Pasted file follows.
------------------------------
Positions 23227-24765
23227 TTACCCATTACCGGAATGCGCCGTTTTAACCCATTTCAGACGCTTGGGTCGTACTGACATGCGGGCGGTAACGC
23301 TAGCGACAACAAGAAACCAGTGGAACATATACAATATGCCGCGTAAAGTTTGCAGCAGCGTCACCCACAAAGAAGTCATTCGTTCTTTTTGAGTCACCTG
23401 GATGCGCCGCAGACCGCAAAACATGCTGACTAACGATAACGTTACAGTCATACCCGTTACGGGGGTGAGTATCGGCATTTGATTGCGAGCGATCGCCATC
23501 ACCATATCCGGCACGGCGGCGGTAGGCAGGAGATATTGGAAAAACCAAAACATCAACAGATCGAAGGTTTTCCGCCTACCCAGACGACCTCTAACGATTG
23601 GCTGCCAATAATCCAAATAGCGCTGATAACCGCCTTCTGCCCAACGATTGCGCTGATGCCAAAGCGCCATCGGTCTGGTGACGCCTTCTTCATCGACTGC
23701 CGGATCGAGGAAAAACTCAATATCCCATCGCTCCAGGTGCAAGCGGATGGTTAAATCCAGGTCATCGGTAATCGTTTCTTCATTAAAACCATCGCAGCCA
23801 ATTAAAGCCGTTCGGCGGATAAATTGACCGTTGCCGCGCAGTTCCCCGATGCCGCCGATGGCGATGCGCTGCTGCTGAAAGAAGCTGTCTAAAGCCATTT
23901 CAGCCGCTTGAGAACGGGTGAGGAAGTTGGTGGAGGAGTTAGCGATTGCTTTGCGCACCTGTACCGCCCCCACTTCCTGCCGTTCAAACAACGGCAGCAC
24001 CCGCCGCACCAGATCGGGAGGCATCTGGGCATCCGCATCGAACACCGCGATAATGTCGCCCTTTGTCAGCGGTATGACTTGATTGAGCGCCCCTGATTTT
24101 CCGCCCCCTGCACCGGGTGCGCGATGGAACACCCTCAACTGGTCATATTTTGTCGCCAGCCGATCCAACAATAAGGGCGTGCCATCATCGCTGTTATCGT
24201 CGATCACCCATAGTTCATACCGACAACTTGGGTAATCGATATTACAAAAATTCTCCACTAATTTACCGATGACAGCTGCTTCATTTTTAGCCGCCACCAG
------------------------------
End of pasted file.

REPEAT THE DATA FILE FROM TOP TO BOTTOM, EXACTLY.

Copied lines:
Positions 23227-24765
23227 TTACCCATTACCGGAATGCGCCGTTTTAACCCATTTCAGACGCTTGGGTCGTACTGACATGCGGGCGGTAACGC
23301 TAGCGACAACAAGAAACCAGTGGAACATATACAATATGCCGCGTAAAGTTTGCAGCAGCGTCACCCACAAAGAAGTCATTCGTTCTTTTTGAGTCACCTG
23401 GATGCGCCGCAGACCGCAAAACATGCTGACTAACGATAACGTTACAGTCATACCCGTTACGGGGGTGAGTATCGGCATTTGATTGCGAGCGATCGCCATC
23501 ACCATATCCGGCACGGCGGCGGTAGGCAGGAGATATTGGAAAAACCAAAACATCAACAGATCGAAGGTTTTCCGCCTACCCAGACGACCTCTAACGATTG
23601 GCTGCCAATAATCCAAATAGCGCTGATAACCGCCTTCTGCCCAACGATTGCGCTGATGCCAAAGCGCCATCGGTCTGGTGACGCCTTCTTCATCGACTGC
23701 CGGATCGAGGAAAAACTCAATATCCCATCGCTCCAGGTGCAAGCGGATGGTTAAATCCAGGTCATCGGTAATCGTTTCTTCATTAAAACCATCGCAGCCA
23801 ATTAAAGCCGTTCGGCGGATAAATTGACCGTTGCCGCGCAGTTCCCCGATGCCGCCGATGGCGATGCGCTGCTGCTGAAAGAAGCTGTCTAAAGCCATTT
23901 CAGCCGCTTGAGAACGGGTGAGGAAGTTGGTGGAGGAGTTAGCGATTGCTTTGCGCACCTGTACCGCCCCCACTTCCTGCCGTTCAAACAACGGCAGCAC
24001 CCGCCGCACCAGATCGGGAGGCATCTGGGCATCCGCATCGAACACCGCGATAATGTCGCCCTTTGTCAGCGGTATGACTTGATTGAGCGCCCCTGATTTT
24101 CCGCCCCCTGCACCGGGTGCGCGATGGAACACCCTCAACTGGTCATATTTTGTCGCCAGCCGATCCAACAATAAGGGCGTGCCATCATCGCTGTTATCGT
24201 CGATCACCCATAGTTCATACCGACAACTTGGGTAATCGATATTACAAAAATTCTCCACTAATTTACCGATGACAGCTGCTTCATTTTTAGCCGCCACCAG